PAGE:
When more women are represented and visible in the cyber space, and are offered competitive salaries and opportunities, they will likely attract other women to join them. Once cybersecurity is no longer seen as a male-dominated or male-only field, women will be more inclined to consider it as a career. High-profile advancements of women, such as Anne Neuberger, the former cybersecurity director at the National Security Agency being tapped by the Biden administration as the new U.S Deputy National Security Advisor for Cyber and Emerging Technology on the National Security Council, might be a major inspiration for women looking to get into the field. Men also have to be a part of this movement by serving as supportive allies, because in current iterations of the cyber workforce, Gen X men comprise 44% of the workforce.

Cybersecurity is a rewarding career

Recruiting and hiring more women to the cyber workforce won’t completely solve the problem of the cybersecurity skills gap, but it is mutually beneficial for them to be a critical part of the solution. When women start to see themselves represented in the field, they will be more apt to join. They also need educators and mentors to steer them toward a career in this space at an early age, and private sector leaders in the industry need to partner with schools by funding and supporting programs aimed at encouraging young women, such as training programs, scholarships, and peer groups. Hiring organizations then need to continue promoting opportunities from the inside through mentorships and cybersecurity training and certification programs, so their employees can get up to speed and subsequently thrive in their roles. The need for skilled, trained security professionals is only going to get vaster and more urgent, so now is the time to bolster the workforce with women. Inducting more women into the cybersecurity space will help bridge that gap.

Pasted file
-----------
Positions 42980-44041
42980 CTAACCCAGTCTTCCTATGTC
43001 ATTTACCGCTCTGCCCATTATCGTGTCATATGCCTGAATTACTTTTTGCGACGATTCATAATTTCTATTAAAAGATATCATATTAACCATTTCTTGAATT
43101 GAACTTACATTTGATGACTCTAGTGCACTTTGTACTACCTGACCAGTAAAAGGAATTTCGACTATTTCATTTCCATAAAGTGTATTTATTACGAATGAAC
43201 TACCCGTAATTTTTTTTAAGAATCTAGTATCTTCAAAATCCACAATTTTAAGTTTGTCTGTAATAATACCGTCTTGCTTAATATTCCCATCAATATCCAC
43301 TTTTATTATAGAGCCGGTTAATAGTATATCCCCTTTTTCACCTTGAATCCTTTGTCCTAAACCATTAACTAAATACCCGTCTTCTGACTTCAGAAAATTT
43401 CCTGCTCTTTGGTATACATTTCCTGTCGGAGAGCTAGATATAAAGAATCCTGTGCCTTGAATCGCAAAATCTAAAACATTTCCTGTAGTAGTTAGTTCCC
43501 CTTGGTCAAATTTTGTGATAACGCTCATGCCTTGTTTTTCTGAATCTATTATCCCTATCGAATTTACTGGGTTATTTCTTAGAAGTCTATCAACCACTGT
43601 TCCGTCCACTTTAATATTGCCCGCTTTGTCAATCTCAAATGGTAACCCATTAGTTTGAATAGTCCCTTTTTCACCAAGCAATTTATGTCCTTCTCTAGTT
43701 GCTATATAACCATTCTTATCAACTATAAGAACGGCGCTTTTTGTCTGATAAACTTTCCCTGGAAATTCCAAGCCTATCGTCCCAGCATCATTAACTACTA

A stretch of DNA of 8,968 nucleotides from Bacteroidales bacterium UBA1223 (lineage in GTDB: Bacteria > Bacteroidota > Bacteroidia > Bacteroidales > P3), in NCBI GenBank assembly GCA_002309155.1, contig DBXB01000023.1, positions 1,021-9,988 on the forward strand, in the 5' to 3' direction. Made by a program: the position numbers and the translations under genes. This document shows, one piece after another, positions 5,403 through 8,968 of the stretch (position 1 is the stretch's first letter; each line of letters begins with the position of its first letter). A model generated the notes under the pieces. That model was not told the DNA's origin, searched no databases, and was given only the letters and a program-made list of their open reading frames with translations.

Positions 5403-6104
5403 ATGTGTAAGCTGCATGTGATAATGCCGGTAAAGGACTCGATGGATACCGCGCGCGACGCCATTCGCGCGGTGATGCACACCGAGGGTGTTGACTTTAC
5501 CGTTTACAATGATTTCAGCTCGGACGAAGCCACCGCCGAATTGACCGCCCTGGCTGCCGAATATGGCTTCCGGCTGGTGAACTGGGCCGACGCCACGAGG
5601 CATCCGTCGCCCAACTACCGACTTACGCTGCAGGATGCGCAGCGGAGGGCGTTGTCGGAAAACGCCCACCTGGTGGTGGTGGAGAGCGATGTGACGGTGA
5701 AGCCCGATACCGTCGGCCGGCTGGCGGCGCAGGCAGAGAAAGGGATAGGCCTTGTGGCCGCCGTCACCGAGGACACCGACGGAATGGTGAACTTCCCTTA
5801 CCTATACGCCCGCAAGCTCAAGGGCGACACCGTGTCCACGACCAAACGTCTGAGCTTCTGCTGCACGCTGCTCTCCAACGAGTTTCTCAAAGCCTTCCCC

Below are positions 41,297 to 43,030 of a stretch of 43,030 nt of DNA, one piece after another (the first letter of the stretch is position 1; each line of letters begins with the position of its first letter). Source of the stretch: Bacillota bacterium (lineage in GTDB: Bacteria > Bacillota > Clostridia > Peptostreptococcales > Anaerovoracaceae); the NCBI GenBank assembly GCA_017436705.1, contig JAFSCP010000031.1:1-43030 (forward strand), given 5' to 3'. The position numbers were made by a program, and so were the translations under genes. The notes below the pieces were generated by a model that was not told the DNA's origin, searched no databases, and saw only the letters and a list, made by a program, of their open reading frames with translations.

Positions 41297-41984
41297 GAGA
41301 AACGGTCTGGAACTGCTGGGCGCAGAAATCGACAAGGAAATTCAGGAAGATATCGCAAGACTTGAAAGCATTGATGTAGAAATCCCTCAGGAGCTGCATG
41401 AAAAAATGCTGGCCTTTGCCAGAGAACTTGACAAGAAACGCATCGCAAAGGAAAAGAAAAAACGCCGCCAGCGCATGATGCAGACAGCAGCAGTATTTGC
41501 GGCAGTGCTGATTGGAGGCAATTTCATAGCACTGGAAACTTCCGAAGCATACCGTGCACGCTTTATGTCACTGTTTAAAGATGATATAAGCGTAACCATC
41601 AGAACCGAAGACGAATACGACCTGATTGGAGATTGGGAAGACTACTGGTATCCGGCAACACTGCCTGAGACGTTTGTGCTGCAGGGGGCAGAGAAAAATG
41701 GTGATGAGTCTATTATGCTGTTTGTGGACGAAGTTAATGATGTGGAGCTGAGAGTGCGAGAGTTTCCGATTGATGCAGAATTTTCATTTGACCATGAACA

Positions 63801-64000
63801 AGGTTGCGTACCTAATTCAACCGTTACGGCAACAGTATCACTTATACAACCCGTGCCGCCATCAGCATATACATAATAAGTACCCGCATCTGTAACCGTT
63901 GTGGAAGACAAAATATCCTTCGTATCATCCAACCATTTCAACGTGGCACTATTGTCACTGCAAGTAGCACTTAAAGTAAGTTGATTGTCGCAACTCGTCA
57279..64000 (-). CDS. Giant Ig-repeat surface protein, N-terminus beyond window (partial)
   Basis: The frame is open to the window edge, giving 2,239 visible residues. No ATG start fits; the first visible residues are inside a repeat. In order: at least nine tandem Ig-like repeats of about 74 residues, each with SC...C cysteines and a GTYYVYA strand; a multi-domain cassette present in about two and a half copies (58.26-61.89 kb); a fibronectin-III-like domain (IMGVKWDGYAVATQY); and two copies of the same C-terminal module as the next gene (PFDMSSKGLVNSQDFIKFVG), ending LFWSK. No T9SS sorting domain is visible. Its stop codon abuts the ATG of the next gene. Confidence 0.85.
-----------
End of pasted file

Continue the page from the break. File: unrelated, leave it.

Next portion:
Find out more about Fortinet NSE Training Institute programs, including the Certification Program , Security Academy Program and Veterans Program , which provide critical cybersecurity training and education to help bridge the cyber skills gap and prepare the future cybersecurity workforce.